Figure 3-11. A mainframe computer can handle thousands of simultaneous users
over a broad geographic area. One use of the mainframe in the
military is for finance and personnel functions.
a. Description. A minicomputer is composed of the same subsystems as a
mainframe, and supports a full line of peripherals, but it has a smaller memory. The
term minicomputer is falling into disuse, though, as the difference between mainframes
and minicomputers begins to blur. Today's minicomputers are actually more powerful
0,000. Though the industry has been growing at a rate of 35 to 40 percent, the
market is declining and may stabilize in the near future.
minicomputer: a small computer somewhere in size between a large-scale
mainframe computer and a microcomputer; with the components of a full-sized
system but a smaller memory. (The term is falling into disuse as the distinction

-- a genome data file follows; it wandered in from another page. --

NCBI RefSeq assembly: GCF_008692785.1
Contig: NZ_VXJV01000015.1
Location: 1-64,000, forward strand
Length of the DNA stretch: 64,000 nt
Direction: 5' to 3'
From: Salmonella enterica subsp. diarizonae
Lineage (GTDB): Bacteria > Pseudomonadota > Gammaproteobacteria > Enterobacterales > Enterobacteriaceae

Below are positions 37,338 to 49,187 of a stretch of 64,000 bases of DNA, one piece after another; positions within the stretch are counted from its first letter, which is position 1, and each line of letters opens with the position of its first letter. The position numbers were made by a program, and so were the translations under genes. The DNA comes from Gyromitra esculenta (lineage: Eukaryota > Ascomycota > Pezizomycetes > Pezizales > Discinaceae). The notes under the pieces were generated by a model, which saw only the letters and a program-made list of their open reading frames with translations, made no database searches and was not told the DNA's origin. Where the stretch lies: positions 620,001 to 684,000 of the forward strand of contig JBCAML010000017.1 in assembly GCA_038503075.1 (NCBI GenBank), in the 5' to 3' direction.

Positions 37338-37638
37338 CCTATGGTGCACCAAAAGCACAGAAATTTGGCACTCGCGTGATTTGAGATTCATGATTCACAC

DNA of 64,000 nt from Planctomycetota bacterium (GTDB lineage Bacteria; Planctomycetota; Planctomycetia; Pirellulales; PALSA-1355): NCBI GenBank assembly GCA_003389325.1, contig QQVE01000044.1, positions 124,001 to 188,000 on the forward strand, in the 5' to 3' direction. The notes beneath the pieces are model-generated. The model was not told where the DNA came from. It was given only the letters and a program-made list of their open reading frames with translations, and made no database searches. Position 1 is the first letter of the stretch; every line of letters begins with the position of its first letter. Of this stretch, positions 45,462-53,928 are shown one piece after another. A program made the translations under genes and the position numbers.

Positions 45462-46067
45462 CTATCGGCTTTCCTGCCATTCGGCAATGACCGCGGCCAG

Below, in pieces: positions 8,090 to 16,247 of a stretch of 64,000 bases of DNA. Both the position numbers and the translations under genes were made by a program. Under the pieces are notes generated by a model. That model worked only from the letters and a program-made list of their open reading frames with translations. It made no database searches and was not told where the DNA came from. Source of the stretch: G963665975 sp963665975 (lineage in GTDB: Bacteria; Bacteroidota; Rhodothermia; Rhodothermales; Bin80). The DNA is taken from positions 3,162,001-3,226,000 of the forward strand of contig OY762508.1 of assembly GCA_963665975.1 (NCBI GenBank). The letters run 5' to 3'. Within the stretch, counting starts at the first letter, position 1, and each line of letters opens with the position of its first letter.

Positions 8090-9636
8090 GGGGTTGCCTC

between large and "supermini" computers blurs.)
b. Individual or Limited User Applications. Minicomputers have become
popular because of their versatility. They can be plugged into standard electrical
outlets, often do not require special facilities such as air conditioning and water cooling,
and can be used in many configurations. A minicomputer system is well-suited to the
needs of a small, growing business with one or several users to start with, and a system
consisting of a visual display terminal, a disk storage unit, and a printer (see figure
below). As the business expanded it might add more workstations, each with a terminal
and CRT, possibly each with its own output peripherals (printers).